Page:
Wetlands found in the United States fall into four general categories - marshes, swamps, bogs, and fens.
Marshes are wetlands dominated by soft-stemmed vegetation.
Swamps are wetlands with mostly woody plants.
Bogs are freshwater wetlands, often formed in old glacial lakes, characterized by spongy peat deposits, evergreen trees and shrubs, and a floor covered by a thick carpet of sphagnum moss.
Fens are freshwater peat-forming wetlands covered mostly by grasses, sedges, reeds, and wildflowers.
The Good News:
Often called "nurseries of life," wetlands provide habitat for thousands of species of aquatic and terrestrial plants and animals. Although wetlands are best known for being home to water lillies, turtles, frogs, snakes, alligators, and crocodiles, they also provide inportant habitat for waterfowl, fish, and mammals. Migrating birds use wetlands to rest and feed during their cross-continental journeys and as nesting sites when they are at home. As a result, wetland loss has a serious impact on these species. Habitat degradation since the 1970s has been a leading cause of species extinction.
Two-thirds of the 10 million to 12 million waterfowl of the continental United States reproduce in the prarie pothole wetlands of the Midwest. In the winter, millions of ducks can be found in the wetlands of the south-central United States.
Wetlands do more than provide habitat for plants and animals in the watershed. When rivers overflow, wetlands help to absorb and slow floodwaters. This ability to control floods can alleviate property damage and loss and can even save lives. Wetlands also absorb excess nutrients, sediment, and other pollutants before they reach rivers, lakes, and other bodies of water. They are great spots for canoeing, kayaking, hiking, bird-watching, and fishing. And they make great classrooms for people of all ages.
The forested wetland on the Chincoteague National Wildlife Refuge in Virginia's Eastern Shore is part of the Atlantic Flyway, where shorebirds and waterfowl rest before they migrate south for the winter.
The Bad News:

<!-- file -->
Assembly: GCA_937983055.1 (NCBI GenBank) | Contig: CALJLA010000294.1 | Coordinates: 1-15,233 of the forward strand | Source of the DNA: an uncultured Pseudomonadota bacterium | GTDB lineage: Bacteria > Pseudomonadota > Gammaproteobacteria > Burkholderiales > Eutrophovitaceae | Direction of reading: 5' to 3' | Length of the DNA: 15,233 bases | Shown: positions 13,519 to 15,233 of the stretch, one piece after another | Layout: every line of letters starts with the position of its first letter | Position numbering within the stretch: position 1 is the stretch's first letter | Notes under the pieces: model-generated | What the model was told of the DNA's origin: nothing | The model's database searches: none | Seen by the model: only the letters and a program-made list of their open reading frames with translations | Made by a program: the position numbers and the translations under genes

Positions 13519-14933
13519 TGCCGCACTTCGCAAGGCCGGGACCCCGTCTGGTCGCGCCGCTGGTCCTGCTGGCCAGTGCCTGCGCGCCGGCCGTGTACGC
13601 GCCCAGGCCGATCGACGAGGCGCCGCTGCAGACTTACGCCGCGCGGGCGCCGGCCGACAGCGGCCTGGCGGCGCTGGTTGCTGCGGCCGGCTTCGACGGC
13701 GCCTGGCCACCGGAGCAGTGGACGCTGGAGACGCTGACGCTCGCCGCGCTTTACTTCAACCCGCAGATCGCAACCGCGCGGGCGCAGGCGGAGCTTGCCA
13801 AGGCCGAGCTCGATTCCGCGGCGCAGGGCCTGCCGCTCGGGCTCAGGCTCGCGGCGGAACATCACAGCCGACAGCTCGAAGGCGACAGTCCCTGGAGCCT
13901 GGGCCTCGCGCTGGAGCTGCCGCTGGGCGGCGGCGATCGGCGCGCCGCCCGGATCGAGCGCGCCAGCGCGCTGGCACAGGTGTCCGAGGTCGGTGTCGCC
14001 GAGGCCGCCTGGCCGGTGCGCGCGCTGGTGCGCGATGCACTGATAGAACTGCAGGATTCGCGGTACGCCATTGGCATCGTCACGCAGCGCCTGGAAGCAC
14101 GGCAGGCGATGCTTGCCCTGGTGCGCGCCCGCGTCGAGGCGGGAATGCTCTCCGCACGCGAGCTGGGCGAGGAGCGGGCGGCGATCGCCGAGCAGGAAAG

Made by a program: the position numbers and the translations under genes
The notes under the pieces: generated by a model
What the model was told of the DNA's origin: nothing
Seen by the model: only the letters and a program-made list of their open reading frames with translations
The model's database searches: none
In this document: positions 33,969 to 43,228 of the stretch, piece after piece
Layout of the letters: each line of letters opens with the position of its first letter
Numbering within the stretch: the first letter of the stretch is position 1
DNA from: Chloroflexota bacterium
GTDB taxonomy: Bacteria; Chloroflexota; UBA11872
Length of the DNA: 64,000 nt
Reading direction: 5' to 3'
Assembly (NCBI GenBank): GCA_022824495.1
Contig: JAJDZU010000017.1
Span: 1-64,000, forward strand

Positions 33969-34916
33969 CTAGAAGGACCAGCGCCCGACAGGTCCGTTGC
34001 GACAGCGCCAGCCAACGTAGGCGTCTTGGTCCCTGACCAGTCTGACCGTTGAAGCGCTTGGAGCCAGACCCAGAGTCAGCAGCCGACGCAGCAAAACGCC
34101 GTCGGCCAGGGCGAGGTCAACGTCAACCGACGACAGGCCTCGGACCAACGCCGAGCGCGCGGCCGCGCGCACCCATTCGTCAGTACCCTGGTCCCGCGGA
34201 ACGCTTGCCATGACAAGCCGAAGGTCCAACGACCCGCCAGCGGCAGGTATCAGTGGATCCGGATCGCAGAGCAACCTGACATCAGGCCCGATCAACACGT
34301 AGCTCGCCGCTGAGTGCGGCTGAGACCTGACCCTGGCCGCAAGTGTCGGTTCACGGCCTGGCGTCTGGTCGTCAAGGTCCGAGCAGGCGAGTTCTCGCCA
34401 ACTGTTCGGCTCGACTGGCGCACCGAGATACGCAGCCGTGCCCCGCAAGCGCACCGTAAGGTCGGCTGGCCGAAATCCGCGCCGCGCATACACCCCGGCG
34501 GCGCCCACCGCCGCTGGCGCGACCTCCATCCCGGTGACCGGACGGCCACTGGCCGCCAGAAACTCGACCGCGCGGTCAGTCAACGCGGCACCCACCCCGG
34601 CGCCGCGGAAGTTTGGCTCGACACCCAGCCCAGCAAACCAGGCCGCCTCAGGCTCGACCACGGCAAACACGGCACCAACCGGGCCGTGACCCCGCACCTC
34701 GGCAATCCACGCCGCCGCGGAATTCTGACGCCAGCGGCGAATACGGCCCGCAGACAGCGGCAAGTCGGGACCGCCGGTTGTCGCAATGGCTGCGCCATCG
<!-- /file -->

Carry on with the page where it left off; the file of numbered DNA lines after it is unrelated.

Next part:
Despite all the benefits provided by wetlands, the United States loses about 60,000 acres of wetlands each year. The very runoff that wetlands help to clean can overload and contaminate these fragile ecosystems. In addition, non-native species of plants and animals and global climate change contrubute to wetland loss and degradation.
A watershed includes all the land that drains to a common body of water. Using a watershed-based approach to protection ensures that the whole ecosystem is protected.
How can I help?
First, identify your watershed and find the wetlands in your neighborhood. Learn more about them and share what you learn with someone you know. Encourage neighbors, developers, and state and local governments to protect the functions and values of wetlands in your watershed.
The nation behaves well if it treats the natural resources a assets which it must turn over to the next generation increased, and not impaired, in value.
- Theodore Roosevelt
To prevent wetland loss or degradation, here are some suggestions:
- Instead of draining or filling wetlands, find more compatible uses, such as waterfowl and wildlife habitat.
- When developing your landscaping plan, keep wetlands in mind. Plant native grasses or forested buffer strips along wetlands on your property to protect water quality.
- Participate in a volunteer wetland monitoring program.
- Plan to avoid wetlands when developing or improving a site. Get technical assistance from your state environmnetal agency before you alter a wetland.
- Maintain wetlands and adjacent buffer strips as open space.
- Support your local watershed association.
- Plan a wetland program or invite a wetland expert to speak at your school, club, youth group, or professional organization.
- Build a wetland in your backyard.
Wetlands can be found in every county and climatic zone in the United States.
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